A LOOK INSIDE THE LATEST ISSUE OF COVEY RISE: VOLUME 7, NUMBER 2
Cover by Lee Thomas Kjos
Covey Rise has set the high-bar standard for storytelling, and each issue is a book melding the words and images that evoke the totality of your upland experiences. Our stories unfold through poetic words on paper acting in concert with stunning color photography and illustrations. Our professional storytellers have a passion to communicate both innovative and classic upland tales.
This February-March Covey Rise issue is a great example of our continuing standard, starting with “In the Shadows of Giants” by Reid Bryant. His intricate words describe how Ronnie Smith, Jr., and his family continue their own established standard for producing excellence in bird dogs. And this quote does nothing less than draw you in to learn what comes next: “As Ronnie, Susanna, Gage, and Reagan converged at the pasture gate to lay a course for the day, they too were teasing a tradition of fine bird dogs out of a rich past and into an unfolding future.”
Continuing the theme of innovative storytelling, Marcus Janssen’s article on the famed artist Alice Arnold shows the power of stories told in a different medium. “Almost a decade ago, Arnold forged her identity in the sporting art world—portraying wildlife against plain backgrounds on raw linen canvases with lots of negative space around them. But the negative space somehow highlights the poised energy of our quarry species, and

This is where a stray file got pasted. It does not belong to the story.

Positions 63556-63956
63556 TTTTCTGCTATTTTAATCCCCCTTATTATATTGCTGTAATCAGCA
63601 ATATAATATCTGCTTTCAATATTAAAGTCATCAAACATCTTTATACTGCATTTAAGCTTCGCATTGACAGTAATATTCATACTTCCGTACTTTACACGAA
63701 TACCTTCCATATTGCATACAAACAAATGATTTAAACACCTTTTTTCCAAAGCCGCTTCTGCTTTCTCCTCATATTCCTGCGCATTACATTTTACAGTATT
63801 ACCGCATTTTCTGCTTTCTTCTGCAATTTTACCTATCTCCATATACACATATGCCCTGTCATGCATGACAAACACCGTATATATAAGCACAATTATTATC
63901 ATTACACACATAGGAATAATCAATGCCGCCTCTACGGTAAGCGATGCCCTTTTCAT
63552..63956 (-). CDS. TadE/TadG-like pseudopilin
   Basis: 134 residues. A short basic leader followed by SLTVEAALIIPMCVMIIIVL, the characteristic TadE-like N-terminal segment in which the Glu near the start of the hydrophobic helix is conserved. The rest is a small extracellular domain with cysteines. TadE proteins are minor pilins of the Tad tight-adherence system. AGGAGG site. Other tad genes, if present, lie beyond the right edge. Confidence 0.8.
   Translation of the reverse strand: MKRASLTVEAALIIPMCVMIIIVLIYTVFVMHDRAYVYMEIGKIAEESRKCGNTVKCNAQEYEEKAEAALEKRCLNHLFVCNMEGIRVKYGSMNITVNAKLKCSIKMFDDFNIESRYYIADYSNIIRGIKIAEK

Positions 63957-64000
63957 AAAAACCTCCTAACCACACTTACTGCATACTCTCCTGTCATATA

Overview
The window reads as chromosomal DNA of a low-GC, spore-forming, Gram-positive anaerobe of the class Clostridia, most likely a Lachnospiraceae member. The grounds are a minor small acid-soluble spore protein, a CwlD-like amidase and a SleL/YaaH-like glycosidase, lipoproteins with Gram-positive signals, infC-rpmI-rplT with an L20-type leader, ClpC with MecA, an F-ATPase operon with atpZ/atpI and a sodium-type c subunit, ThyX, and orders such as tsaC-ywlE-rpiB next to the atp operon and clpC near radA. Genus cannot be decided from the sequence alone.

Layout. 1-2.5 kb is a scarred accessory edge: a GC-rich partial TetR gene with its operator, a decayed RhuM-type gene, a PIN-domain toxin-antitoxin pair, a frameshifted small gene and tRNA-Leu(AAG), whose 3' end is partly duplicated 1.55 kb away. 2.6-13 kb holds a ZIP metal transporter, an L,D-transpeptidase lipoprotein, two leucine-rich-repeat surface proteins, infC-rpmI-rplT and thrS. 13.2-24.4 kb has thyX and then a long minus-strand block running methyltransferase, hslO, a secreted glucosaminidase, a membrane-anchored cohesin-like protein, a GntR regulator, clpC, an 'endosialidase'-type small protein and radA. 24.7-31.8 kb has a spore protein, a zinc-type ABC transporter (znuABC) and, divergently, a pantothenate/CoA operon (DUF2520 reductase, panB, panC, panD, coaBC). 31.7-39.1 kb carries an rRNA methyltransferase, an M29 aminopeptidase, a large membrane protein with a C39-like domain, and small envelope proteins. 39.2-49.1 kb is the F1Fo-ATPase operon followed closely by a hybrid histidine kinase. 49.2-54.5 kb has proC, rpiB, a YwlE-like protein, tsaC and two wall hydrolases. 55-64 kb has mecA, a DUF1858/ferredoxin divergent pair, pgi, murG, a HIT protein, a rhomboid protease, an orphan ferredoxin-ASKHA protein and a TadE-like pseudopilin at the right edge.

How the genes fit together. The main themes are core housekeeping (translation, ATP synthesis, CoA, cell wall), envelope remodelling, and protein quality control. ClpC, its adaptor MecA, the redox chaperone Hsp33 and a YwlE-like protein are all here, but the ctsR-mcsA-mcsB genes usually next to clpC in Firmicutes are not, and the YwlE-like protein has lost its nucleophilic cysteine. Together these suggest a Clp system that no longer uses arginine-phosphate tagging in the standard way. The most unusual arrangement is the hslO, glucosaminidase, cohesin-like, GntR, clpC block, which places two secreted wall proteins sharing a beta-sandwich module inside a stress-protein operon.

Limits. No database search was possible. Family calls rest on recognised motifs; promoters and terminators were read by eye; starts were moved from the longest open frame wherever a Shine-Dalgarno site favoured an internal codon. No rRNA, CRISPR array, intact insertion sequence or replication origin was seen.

the twitchy, staccato movement you associate with red-legged partridge and pheasant in particular.”
Conservation is always at the forefront of the Covey Rise agenda, and Fred Minnick’s comprehensive depiction of Ashbourne Farms combines conservation, fine cuisine, and the uplands all in one. Fred quotes the owner of Ashbourne Farms, Austin Musselman: “To bring back quail is really an accomplishment. Quail is our main interest, and what’s good for quail is also good for other nongame animals like migratory songbirds, and for pollinators like butterflies and bees.” The conservation-minded ethos of the Ashbourne Farms proprietors is also reflected in the food they serve and the mindset of the guests who set foot on their grounds.
Our storied columns, once again, provide the framework for readers to further their upland lifestyle. Renowned storyteller, Ben O. Williams, urges us to capture our memories in photographs, David Zumbaugh stresses the connection between upland habitat and water quality, and Frank finishes with a heartfelt tale that brings us to tears.
From the unique hunting adventures to the optimum updates on food and spirits, please enjoy this issue of Covey Rise, and rest assured that our standard for best storytelling continues.
Take a break from life’s responsibilities, be thankful for our hunting opportunities, grab this issue of Covey Rise, and get lost in the upland lifestyle. We hope you enjoy!